U.S.: better prices expected for Mexican limes
The sharp uptick in Mexican lime prices has left U.S. retailers and margarita lovers alike second-guessing their purchases. With prices taking a sudden, four-fold increase, many grocers and restaurants have backed off from the citrus fruit.
The worst of Mexican lime prices could soon be in the past, however. Although sizing and quality remain inconsistent, greater volume should bring better price points throughout early summer, said Ronnie Cohen, Vision Import Group’s vice president of sales.
"I think we've peaked. Our lime business is driven by retail and the food service business. Retail has backed off but food service has continued. There’s no real substitute for limes. Some people have switched to lemons, some have taken them off the menu but some just cannot," he told www.freshfruitportal.com.
"After this peak, the price points are going to come down but they are going to come down at a slower increment. They are harvesting a lot of small limes right now because of the price point. If you harvest them right now, you can get a lot of money. If you leave them on the tree, in a month or two when they are bigger, the market is going to be much lower."
As of yesterday, fruit entering the country was described by the United States Department of Agriculture as inconsistent, with supplies of high quality fruit too low to satisfy demand.
While winter weather created a natural drop in large fruit, supply pressure has also pushed premature fruit into the market. Inspired by high prices, many farmers have begun picking limes early.
"There are people bringing limes in that are not packing a true sized lime in a box. They are cheating, for lack of a better word. So you are getting more fruit that you shouldn't be. It's a little bit of false advertising trying to capitalize on the higher market. It's not good for people who do the right job. It creates downward pressure," Cohen said.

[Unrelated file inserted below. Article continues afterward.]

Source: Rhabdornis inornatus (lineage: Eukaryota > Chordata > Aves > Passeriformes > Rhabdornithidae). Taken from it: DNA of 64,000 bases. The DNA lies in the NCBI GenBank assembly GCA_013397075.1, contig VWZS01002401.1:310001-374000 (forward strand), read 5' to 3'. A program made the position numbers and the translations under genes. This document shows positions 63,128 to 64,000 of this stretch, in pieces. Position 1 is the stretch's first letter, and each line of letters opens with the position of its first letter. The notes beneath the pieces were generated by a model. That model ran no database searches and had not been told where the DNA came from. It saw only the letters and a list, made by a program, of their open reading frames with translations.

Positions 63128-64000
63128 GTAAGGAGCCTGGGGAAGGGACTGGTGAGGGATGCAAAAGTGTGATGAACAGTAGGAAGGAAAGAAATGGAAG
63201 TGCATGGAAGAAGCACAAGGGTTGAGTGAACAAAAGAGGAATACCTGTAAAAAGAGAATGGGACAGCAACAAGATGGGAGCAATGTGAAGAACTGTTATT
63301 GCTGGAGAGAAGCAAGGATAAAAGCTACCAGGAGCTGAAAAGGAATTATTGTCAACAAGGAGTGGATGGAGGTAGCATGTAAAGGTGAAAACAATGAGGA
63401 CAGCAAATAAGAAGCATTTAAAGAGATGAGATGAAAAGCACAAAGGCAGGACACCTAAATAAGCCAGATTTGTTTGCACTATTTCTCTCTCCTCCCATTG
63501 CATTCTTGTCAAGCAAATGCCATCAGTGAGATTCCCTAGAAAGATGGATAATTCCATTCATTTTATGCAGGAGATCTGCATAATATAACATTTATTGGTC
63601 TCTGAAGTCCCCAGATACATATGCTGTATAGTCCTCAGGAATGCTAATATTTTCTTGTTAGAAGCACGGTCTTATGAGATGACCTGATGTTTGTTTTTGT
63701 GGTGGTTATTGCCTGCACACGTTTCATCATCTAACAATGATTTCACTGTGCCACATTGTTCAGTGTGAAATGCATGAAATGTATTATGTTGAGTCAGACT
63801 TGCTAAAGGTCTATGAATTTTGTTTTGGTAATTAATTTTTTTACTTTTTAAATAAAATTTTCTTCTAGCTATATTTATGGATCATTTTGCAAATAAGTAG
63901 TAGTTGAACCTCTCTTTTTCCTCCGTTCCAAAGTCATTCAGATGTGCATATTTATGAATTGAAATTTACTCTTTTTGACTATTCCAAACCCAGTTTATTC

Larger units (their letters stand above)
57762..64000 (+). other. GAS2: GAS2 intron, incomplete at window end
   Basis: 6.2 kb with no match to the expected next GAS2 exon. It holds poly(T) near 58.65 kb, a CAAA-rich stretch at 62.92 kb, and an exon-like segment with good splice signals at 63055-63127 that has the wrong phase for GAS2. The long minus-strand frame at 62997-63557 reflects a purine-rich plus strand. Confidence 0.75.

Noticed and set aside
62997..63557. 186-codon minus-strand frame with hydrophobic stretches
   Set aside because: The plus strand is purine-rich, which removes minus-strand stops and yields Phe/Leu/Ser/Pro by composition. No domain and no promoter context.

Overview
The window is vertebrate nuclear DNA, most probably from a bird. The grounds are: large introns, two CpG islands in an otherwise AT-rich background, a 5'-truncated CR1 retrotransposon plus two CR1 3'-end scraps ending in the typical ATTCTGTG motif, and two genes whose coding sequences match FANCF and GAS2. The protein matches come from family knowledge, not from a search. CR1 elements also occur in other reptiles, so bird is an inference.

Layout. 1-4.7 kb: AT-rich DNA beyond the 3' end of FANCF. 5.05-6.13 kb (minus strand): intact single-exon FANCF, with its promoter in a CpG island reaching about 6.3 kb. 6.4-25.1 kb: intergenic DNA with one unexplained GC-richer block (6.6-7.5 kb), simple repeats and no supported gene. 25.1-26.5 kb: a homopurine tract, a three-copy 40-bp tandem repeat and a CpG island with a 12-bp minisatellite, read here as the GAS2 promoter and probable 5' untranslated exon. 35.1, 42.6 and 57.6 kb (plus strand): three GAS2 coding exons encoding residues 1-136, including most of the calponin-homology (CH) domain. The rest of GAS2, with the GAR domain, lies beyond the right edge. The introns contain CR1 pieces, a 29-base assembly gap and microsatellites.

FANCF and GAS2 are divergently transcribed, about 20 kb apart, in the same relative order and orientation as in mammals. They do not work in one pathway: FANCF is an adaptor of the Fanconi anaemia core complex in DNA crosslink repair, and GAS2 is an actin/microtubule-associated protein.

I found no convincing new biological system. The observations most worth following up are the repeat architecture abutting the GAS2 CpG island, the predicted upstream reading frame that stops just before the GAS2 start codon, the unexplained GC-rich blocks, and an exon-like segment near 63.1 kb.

Currently, Cohen said around 80% of limes coming in measure as 230s. In lay terms, most cartons contain a 230-count of small-sized limes. Larger lime sizes equate to a lower count per carton, ranging between 200 and 110.
As of yesterday, Cohen said a carton of 175s was pricing for as high as US$120 for traders in Texas.
A number of factors have led up to the current U.S. lime crisis. To start, adverse weather struck plantations in Veracruz right at bloom time, killing off many potential fruits.
"Traditionally during the winter months, there is lower production of limes. From January to March, it's lower production. Back in November and December, they had some weather that made some of the blooms on the trees drop. They had wind and cool weather. It made that lower production even lower for Persian limes," Cohen said.
The U.S. has also become increasingly dependent on Mexico for limes. Although consumer taste for limes has grown, U.S. production of the fruit has dropped.
"Mexico, because of proximity to the United States, supplies 90-95% of all limes that the U.S. consumes. That is something that progressed over time. Years ago there was decent commercial lime production in Florida but hurricanes basically wiped that out. Canker didn't help either. There's still a crop down there but it's a drop in the bucket compared to what it was," Cohen explained.
Favored by typically great growing conditions and proximity to the U.S., Mexico has easily surpassed all other exporters of the fruit.
"The other countries that produce limes are a small percentage, 5%-8%. That includes Ecuador, Guatemala, El Salvador, Honduras, Colombia. Some of these countries have more acreage than others. But during a regular season, it doesn't pay to come here because it's price prohibitive. If they don't make a minimum, it's a negative proposition for them," Cohen said.
The importer refuted speculation that organized crime has played a role in high prices.
"Everybody keeps trying to tie the drug cartel into this and it's so far from the truth. They're looking for a sexy story and it's just not there," he said.
"The reality is that it's a none effect. This is strictly a weather-related event - natural supply and demand."
He recommended U.S. lime importers consider establishing a marketing promotion board to improve oversight on such supply shocks in the future.
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